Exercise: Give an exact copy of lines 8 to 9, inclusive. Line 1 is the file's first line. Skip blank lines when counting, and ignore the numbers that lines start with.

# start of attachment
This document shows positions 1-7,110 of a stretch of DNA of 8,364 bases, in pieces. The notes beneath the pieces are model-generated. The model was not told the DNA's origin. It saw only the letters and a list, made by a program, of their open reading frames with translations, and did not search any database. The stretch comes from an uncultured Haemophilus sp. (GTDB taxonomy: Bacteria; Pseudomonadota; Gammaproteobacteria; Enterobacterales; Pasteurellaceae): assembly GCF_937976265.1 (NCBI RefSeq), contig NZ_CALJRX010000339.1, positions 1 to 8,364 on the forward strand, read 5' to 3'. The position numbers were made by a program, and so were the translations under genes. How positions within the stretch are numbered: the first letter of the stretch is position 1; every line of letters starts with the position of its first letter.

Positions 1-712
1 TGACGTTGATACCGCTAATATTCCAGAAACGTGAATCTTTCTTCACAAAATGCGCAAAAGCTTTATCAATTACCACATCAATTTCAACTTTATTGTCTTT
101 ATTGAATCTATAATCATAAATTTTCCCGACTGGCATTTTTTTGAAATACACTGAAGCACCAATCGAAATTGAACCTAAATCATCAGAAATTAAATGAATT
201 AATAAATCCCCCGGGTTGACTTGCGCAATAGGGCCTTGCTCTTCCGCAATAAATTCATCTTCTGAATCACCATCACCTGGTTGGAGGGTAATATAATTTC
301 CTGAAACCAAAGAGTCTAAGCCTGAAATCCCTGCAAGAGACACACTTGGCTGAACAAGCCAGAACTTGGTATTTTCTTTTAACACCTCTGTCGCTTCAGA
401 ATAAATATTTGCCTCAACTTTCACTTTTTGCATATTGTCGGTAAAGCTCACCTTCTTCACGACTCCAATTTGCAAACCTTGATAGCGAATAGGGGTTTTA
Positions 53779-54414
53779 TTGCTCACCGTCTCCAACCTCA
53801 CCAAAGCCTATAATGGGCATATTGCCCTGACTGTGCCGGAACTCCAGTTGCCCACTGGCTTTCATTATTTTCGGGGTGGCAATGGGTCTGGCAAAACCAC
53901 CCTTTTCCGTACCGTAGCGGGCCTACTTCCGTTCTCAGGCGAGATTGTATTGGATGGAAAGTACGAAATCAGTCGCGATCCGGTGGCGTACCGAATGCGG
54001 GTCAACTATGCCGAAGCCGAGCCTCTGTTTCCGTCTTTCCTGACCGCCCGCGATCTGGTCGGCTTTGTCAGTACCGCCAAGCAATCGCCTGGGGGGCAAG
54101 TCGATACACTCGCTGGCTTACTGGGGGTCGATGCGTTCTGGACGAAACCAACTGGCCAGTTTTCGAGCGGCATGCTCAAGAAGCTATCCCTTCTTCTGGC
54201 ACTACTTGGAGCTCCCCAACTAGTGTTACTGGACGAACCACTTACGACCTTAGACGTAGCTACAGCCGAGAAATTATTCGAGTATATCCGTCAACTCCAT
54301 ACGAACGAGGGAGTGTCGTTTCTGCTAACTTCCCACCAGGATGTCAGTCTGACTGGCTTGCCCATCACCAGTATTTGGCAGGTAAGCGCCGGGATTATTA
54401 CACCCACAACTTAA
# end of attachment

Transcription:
Positions 53779-54414
53779 TTGCTCACCGTCTCCAACCTCA